Teams of Hongkongers will be confronted by the plastic crisis this month as part of the Adventure Clean Up Challenge, and the experience is sure to be transformative. Groups of four will be assigned hard-to-reach areas in Sai Kung or Clear Water Bay and given three days to pick up the trash.

“When you see plastic on the ground in Central, it does not have an affect. You expect to see it. But when the teams go to their area, they cannot imagine how bad it is until they see it, and it has an affect long after the challenge,” said co-organiser Esther Roling.

After the three days, the teams will then have two weeks for outreach, to spread the word. They will be judged on volume of rubbish collected, any “extra mile” effort to collect the trash, safety, teamwork, community engagement and “walking the eco talk” to see what they put in place to reduce their own impact on the environment. A panel of judges will declare a winner and they will receive goods to the value of HK$10,000 from title sponsor Patagonia.

Last year, the clean-up phase lasted a month but it has been reduced due to Covid-19. However, the number of teams has grown from six to 13. Their assigned areas match their skills – if they are open water swimmers, the team may be given a beach that requires swimming. If they are rock climbers, the beach could be rocky or accessible by rope.

Teams are marked on their teamwork.

“Part of it was giving a team a site and not rotating it. They adopted that site and kept going back. Some even went back after the challenge was over, for months after. It’s like ownership,” said co-organiser Maria Soledad Riestra.

Roling added: “We thought a month might be too long. How do you keep people interested? But once they see their site, they see the issue and they feel responsible. This is part of the Hong Kong attitude, if you start something, you don’t do a 50 per cent effort. You do 100 per cent.”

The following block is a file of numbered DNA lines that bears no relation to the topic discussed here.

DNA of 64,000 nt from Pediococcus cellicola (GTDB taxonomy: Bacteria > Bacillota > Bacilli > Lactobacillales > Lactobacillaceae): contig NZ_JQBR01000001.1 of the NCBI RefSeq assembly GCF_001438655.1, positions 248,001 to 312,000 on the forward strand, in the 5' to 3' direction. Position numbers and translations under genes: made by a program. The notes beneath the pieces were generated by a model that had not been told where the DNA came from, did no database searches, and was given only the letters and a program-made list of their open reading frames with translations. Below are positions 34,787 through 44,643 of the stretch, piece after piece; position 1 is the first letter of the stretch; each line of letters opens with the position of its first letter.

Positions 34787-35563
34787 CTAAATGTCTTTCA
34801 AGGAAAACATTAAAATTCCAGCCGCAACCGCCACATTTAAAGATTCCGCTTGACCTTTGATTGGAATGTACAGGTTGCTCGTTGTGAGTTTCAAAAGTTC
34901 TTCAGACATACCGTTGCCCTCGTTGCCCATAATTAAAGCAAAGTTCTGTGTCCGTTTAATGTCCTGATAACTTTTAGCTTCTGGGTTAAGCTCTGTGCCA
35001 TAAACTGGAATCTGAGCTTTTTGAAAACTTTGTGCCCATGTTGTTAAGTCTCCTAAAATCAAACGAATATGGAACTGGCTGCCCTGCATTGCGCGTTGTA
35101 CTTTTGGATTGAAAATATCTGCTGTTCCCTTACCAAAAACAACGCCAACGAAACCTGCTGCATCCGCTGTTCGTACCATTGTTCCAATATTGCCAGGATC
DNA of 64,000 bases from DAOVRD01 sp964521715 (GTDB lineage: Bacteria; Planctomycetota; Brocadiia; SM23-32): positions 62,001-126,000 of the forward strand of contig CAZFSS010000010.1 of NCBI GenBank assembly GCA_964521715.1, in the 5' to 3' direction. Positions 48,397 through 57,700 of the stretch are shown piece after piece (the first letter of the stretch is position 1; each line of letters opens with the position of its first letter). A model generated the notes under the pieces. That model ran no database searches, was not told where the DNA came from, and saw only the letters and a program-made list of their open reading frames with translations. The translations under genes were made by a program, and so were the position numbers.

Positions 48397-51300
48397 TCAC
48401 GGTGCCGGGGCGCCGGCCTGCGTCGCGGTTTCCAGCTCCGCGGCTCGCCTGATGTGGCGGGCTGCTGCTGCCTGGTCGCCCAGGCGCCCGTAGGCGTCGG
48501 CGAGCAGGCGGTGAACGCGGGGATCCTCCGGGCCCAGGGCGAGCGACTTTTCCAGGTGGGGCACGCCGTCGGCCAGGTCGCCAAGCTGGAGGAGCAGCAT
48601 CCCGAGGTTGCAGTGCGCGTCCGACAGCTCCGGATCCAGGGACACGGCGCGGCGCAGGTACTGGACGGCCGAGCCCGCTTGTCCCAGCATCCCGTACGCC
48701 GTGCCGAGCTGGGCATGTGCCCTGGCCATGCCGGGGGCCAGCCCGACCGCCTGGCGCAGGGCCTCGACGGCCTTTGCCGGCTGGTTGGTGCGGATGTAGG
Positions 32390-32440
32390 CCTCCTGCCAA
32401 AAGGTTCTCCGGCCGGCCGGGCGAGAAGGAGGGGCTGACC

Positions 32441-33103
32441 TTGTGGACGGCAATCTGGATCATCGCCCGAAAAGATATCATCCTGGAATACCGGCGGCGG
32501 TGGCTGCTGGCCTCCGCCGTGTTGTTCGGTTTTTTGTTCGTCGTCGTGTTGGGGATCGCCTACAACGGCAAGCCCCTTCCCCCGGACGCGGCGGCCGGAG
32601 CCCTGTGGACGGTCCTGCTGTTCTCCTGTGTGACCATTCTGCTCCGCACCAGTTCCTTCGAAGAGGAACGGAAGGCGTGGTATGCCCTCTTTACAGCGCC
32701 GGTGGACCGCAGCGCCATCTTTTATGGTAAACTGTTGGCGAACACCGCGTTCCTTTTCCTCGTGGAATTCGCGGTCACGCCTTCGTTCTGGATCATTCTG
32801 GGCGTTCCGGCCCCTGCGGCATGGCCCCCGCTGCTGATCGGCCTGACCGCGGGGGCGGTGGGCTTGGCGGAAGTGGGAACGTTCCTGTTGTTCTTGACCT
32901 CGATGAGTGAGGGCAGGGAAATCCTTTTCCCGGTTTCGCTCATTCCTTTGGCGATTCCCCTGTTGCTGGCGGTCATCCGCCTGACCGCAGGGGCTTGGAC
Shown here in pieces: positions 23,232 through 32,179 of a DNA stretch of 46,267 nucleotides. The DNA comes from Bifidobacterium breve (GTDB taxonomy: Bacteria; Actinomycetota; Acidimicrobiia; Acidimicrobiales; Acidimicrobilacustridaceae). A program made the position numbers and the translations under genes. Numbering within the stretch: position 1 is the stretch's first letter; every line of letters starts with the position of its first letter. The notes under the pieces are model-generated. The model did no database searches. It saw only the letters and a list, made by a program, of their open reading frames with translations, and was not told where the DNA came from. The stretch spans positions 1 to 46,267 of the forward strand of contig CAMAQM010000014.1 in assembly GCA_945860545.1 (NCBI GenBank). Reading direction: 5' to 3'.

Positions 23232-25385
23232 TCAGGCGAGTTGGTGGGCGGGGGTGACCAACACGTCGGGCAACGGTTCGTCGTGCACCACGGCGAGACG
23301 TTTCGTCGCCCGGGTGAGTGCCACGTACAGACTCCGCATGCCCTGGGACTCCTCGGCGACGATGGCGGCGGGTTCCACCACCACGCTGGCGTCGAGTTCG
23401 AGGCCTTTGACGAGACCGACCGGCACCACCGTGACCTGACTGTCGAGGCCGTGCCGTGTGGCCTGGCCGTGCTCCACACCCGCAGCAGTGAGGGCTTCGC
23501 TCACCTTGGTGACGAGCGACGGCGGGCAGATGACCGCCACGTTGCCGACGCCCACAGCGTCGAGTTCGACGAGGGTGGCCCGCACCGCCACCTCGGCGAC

The event’s inception came after Roling and partner Paul Niel spent six days coasteering around Hong Kong Island. They planned for an adventure, but when they recce’d some of the sites and saw the extent of the plastic pollution, they decided to create a map of the issue as they went.

“You feel incredibly bad because you know you are part of the problem. It’s a bit desperate. I was six days out on the coast and then I felt desperate, how can we make it better?” she said.

“It is something that helped us keep going. We had this huge rainstorm, black rain, lightening. If you have this extra thing, when you feel you are contributing, it gives you the passion to keep going.”

Some beaches are out of sight, and out of mind, but seeing them up close is a transformative experience.

Roling and her family began to reduce their own plastic consumption, calling out others who were irresponsibility buying and throwing away single use plastic.

Roling and Niel organised one clean-up and got the ball rolling into the Adventure Clean Up Challenge, along with a film, “The Loop”, about the expedition around Hong Kong.

Both organisers agree the most important aspect of the challenge is the community outreach.

“We are seeing beaches that were spotless after last year’s challenge, but are back to what they were before. That’s what we want to point out, we can clean up forever, but we need to change our habits,” Roling said.

Teams have a sense of ownership of their areas.

“We found coke cans with the old opening, so we know they had been there for a long, long time. So we hoped it would not be the same again after just a year, but it’s unfortunately as bad already.”

Last year’s teams were imaginative in their outreach. One team stood on the street, showing pictures and sharing their stories with people passing by. A team of rock climbers held a talk in a school. They rigged up their gear and showed how they slid rubbish bags across their ropes to remove them from the beach.

“It’s about educating people in what the teams see and how desperately we need behavioural change,” Riestra said.

“They are normal people, they are not a suitability expert standing on a higher ground, and so they don’t lose the connection with day-to-day life for most people who are just trying to work and get home,” she added.

“They go out there, they feel transformed. That is the best change agent and year on year, the more we do it, and the more they reach out to others, we hope we can effect change.”